|Hand crank blender|
Does being in constant contact with modern electronic devices have an effect on our nervous systems? Is it true that as the usage of such devices increases, so do things like road rage, violence, insomnia, anxiety, short tempers, impatience, depression, a basic dissatisfaction with life, etc.? I'm sure some will debate the premise, but it is interesting to note that in addressing insomnia, sleep therapists recommend disengaging oneself from all electronic device activity at least an hour before going to bed and doing something old-fashioned like read an honest to goodness paper based book. Some go so far as to suggest moving the clock radio off the night stand. And a new field of medical science is researching the electromagnetic frequencies at which disease microorganisms activate within the human body.
|My favorite mixing tools - an egg beater & a Polish whisk|
Have you ever noticed how quite your house becomes if the electricity is down for some reason? All the things we keep plugged in vibrate and hum. We hear it all day and never seem to notice. Does that effect us too? Off-griders, you probably have some interesting things to say about this.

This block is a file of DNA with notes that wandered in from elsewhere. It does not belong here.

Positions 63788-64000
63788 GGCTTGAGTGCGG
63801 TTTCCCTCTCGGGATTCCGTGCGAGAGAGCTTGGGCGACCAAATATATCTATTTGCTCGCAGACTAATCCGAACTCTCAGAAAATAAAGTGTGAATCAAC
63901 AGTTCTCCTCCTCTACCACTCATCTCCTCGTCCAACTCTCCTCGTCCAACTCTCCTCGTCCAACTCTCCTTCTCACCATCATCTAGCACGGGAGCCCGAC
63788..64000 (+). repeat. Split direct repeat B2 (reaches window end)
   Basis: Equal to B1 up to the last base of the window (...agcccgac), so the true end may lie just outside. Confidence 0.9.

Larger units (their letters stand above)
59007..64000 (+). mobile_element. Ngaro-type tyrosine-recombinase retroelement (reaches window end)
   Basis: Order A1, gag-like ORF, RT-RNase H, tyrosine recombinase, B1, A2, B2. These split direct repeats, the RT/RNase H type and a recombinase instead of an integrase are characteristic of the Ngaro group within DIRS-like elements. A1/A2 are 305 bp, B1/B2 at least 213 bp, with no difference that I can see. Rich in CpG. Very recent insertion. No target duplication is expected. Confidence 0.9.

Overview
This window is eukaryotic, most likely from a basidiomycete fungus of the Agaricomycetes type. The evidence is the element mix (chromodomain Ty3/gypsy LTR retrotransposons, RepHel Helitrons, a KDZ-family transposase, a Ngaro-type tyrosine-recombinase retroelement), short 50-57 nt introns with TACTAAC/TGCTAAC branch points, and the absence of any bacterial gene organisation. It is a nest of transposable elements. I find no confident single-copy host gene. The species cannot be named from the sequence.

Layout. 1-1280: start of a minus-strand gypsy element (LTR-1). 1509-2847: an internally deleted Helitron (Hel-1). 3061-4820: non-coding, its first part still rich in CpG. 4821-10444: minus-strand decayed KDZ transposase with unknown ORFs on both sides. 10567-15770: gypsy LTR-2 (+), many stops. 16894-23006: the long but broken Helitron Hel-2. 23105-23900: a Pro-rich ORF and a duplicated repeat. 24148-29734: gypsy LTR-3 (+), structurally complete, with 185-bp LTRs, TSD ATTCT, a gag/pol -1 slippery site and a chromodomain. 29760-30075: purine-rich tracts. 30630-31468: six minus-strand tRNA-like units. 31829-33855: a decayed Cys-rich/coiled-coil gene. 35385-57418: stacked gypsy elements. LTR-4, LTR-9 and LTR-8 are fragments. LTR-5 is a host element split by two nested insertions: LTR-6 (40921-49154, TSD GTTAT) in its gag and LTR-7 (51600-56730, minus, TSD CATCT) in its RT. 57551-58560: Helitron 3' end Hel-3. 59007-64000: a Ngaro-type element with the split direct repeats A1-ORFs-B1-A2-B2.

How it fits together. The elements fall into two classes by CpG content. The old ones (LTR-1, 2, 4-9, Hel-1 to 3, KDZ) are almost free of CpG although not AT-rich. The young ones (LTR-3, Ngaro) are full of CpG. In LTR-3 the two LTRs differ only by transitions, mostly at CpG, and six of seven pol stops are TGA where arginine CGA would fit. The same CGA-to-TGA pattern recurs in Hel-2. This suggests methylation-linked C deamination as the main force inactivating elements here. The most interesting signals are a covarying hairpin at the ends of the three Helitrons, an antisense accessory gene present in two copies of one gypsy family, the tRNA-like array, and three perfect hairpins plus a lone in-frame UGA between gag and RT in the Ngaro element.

Whether it's true or not, it certainly does seem a plausible explanation as to why society has its foot on the lifestyle accelerator. I can't help but wonder that if we took an electric/electronic sabbatical, could we "reset" ourselves, if we wouldn't feel calmer and less stressed out. I know it seems one more good reason to pull the plug and find manual alternatives to so many of the things we do. The trade-off is that it takes more time to do things by hand, so that I feel like I'm getting less done.
|My manual food processor|
I can't help but wonder that if one of my goals is to slow down, then why am I so impatient to get there? What do you think?